Udanax Gold / xu92, developed after Green, used a different structure called the Ent. Unfortunately, full source for Gold has not been released, and I cannot provide much information about it. I met one of the primary authors once & he told me that Gold supported cryptographic signature chains for versioning, in a fashion similar to a blockchain, but I can’t confirm this.
Beginning in the 1990s, transliterature systems began using URLs and HTTP for addressing. XanaduSpace and its successor XanaSpace used this system, as do the browser-based OpenXanadu and the current browser-based demo, XanaduCambridge. This presents a few problems. The data addressed by a URL is not guaranteed to remain static — in fact, even though the W3C maintains that changing the data addressed by a URL is rude and uncouth, nearly all web content is dynamic and sites have their content completely replaced on a regular basis. Furthermore, hosting user content becomes both a technical and (with DMCA) a legal problem. The browser-based transliterature systems have an additional problem: same-origin policy makes transcluding content from different domains difficult.
In my own xanalogical systems, I prefer to use CAN/DHT based systems like IPFS. A prototype using IPFS is here.
Another concept that exists in XanaduSpace and XanaSpace is the ‘permascroll’. The permascroll is the sole violation of the rule that chunks of data are immutable. It is an append-only log of content. The idea is that, while editing, anything typed would go into the permascroll, and the EDL would transclude that content from the permascroll.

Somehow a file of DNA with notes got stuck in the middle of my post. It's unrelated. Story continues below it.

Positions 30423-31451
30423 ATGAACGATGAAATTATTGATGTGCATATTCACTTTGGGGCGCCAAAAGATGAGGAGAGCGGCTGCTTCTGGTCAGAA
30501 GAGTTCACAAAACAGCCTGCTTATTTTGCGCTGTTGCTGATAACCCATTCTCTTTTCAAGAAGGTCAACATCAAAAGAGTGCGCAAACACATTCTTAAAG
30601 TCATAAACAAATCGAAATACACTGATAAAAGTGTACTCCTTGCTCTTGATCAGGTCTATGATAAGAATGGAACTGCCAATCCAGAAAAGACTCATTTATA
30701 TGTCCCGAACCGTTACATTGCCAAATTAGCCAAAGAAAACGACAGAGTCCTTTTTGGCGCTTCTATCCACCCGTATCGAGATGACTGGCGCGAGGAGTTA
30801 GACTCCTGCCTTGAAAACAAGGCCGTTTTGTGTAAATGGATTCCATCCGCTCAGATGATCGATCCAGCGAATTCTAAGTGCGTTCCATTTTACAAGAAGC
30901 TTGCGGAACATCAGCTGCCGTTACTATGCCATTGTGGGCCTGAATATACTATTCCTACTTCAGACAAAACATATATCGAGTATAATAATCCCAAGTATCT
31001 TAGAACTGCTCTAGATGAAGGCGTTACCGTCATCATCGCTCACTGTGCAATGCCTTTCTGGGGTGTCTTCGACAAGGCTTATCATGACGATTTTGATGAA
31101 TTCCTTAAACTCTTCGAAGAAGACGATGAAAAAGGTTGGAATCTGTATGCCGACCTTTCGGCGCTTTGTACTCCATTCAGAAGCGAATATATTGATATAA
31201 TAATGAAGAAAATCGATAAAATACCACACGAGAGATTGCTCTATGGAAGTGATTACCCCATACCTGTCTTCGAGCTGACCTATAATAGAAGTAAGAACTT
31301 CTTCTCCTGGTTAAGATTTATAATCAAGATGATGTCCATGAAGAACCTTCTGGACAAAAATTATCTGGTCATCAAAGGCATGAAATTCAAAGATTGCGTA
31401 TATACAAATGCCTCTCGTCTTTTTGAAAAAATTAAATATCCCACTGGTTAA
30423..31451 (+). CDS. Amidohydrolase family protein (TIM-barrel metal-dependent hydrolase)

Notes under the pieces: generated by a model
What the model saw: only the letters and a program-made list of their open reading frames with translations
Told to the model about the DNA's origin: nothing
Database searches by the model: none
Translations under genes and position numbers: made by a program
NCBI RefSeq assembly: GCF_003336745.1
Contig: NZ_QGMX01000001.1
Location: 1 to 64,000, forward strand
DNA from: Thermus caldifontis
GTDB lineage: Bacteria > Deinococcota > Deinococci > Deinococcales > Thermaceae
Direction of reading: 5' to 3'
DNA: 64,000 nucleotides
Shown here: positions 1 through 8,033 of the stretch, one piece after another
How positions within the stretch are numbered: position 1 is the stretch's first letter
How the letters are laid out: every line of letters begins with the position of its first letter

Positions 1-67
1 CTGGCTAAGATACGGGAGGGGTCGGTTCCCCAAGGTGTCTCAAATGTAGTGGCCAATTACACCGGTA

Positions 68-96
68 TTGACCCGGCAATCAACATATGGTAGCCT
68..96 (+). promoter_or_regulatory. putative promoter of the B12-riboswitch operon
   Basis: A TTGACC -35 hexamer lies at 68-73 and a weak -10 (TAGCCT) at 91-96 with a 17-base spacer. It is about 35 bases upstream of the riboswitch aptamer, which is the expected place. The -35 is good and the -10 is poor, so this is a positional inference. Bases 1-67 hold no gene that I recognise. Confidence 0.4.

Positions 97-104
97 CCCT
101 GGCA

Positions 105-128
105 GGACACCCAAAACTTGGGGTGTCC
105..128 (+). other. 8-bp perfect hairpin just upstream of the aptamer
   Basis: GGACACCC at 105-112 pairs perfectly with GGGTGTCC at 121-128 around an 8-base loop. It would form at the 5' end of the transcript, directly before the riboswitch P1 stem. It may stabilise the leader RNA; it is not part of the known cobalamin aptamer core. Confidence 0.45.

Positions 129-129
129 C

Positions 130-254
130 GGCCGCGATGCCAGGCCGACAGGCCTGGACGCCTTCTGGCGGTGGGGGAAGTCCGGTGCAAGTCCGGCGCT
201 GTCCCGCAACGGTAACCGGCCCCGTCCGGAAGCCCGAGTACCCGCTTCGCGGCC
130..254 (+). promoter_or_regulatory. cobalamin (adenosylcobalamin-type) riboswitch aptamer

There are two ideas for how permascroll use would work in conjunction with publishing. One is that there’s a private & public permascroll division — in other words, content being edited on someone’s own machine would have addresses in the private permascroll, but the process of publishing a document would append all the portions of the private permascroll that were transcluded by that document to a public permascroll (with the exception of any that might already be present) and the published EDL would have its span addresses and offsets edited to compensate. The other uses a single public permascroll that is encrypted using the method I will describe later under the heading transcopyright, with unpublished sections considered ‘not for sale’.
ZigZag and the ZZStructure
The ZZStructure is relatively straightforward: mathematically speaking, it is a directed graph with colored edges, where each node can have a maximum of two edges of each color — one going outward and one coming in. We call the nodes cells, and we call the edges connections. We call the color ‘dimension’. The direction is ‘posward’ — out — or ‘negward’ — in.